For projects involve teaching…teaching is part of the growth process for me and I love it. I have the ability to work one on one with students and watch them grow. We tend to have many repeat clients and there is an immense amount of joy is witnessing the growth that takes place when you have the opportunity to work with someone over and over again. As a teacher I strive to engage, challenge, and inspire growth in my students. It is my hope that every student is capable of the same passion that I feel for photography and with that philosophy in mind, I teach within a structure which I believe fosters critical thinking both creatively as well as technically.
My teaching philosophy revolves around the idea of being as well-balanced of a photographer as possible. Technical skills must be mastered as well as conceptual skills but it must start with a solid image. No matter how accomplished you are technically, if your ideas are weak, then your images simply won’t work, and, conversely, no matter how good your ideas are, if your technical skills are lacking your images can’t work. No matter how innovative the idea is, it is not worth showing if it is done poorly. My teaching philosophy is to enable each photographer to create their own vision—to see things others would not see if they were standing right next to them. In this way, you learn how to see the subject matter that you might otherwise overlook. We all see color, but no two of us experience it exactly the same way; my shade of red is not what you’re seeing. Yet as a photographer, I want you to see what's in my mind's eye, which is where the challenge lies to capture and render a particular vision.
My second goal is to hone in on a students personal aesthetic point of view. We examine the choices that we make when producing a photograph, the choices that differentiate a great photograph with a lasting impression from a mere snapshot. I want to enhance their vision into the world of reflections, patterns, gestures, tone, abstractions, movement, and texture to name a few.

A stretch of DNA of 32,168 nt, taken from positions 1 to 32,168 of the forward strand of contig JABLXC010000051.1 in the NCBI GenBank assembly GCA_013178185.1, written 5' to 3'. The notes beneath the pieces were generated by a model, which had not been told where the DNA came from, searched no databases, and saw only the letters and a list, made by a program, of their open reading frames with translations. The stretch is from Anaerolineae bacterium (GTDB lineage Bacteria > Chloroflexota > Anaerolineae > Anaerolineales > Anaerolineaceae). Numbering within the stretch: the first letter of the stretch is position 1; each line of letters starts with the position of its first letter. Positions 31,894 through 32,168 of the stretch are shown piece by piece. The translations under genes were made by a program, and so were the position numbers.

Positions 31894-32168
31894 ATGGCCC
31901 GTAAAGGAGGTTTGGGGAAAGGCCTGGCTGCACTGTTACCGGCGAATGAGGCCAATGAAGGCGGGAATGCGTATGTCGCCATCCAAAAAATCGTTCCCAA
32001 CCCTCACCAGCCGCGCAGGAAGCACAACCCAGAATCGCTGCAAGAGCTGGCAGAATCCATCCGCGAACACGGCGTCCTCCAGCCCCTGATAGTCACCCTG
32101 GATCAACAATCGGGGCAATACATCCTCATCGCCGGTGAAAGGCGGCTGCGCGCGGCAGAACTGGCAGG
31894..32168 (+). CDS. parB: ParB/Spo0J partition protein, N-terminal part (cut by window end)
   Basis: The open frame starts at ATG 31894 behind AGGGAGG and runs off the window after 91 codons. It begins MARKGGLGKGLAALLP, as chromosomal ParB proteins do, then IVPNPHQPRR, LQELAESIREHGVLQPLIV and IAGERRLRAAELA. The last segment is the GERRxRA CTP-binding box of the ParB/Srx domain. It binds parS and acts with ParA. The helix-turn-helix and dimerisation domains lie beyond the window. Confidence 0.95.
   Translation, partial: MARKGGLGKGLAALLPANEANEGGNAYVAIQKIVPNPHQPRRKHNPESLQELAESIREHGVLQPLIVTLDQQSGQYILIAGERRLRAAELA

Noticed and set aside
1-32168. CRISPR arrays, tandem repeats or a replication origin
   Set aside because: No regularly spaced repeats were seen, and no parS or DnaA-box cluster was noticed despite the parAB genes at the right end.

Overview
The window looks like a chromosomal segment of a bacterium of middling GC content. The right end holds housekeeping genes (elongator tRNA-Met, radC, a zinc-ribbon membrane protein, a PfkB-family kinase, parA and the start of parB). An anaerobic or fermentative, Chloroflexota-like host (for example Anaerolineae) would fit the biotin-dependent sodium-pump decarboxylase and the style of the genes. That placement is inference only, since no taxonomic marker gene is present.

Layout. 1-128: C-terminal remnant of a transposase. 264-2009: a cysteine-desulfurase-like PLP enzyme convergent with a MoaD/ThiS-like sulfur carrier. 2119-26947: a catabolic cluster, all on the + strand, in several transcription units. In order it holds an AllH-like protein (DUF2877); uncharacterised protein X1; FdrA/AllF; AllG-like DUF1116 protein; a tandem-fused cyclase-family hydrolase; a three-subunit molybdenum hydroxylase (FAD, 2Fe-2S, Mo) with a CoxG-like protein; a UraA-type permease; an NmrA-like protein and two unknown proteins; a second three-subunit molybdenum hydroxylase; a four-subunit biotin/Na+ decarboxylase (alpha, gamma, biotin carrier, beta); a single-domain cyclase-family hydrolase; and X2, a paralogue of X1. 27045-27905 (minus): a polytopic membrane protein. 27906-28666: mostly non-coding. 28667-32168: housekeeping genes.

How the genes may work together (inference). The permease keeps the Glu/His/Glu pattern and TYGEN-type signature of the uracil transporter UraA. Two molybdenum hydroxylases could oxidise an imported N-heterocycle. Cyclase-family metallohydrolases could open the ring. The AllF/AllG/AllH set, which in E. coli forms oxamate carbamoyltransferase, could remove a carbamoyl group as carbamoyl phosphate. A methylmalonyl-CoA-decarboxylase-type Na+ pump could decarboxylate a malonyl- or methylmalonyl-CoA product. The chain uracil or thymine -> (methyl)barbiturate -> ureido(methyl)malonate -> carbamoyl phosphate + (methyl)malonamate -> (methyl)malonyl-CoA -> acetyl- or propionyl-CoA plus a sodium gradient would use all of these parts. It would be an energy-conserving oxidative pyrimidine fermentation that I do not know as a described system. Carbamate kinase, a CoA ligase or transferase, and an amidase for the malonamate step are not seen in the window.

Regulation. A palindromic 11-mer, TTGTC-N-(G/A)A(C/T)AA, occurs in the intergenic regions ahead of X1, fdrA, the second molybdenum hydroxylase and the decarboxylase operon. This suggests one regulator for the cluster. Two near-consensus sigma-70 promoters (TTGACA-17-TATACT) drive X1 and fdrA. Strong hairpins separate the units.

I want to extract their personal creativity and bring it to a new level.
I believe that photography is best learned by immersion. To challenge and be challenged by my students is my third goal. I begin with the belief that every student possesses unique capabilities that can be shared with others if given the appropriate supports. I challenge my students to share opinions with and to mentor one another. I also expect to be challenged by my students. I encourage my students to ask questions, and I am straightforward about not having all of the answers. When I become “stuck” I seek the input of my colleagues. Above all else, I challenge my students to understand that I am open to their thoughts, eager to hear their opinions, and thrilled to learn with and through them.
Finally, I attempt to inspire growth in my students.
For myself, teaching provides an opportunity for continual learning and growth. One of my hopes as an educator is to instill a love of learning in my students, as I share my own passion for learning with them. Teaching is never stagnant and it is a constant process of learning about new philosophies and new strategies, learning from fellow photographers and colleagues.
I believe in a flexible manner of instruction, responsive to the unique atmosphere of a given class. I am aware of students’ different experiences and temperaments in hopes of developing their strengths while ameliorating their weaknesses. Every student, regardless of background, can improve his or her abilities and be emboldened to push beyond their own experience expanding their skills and their vision.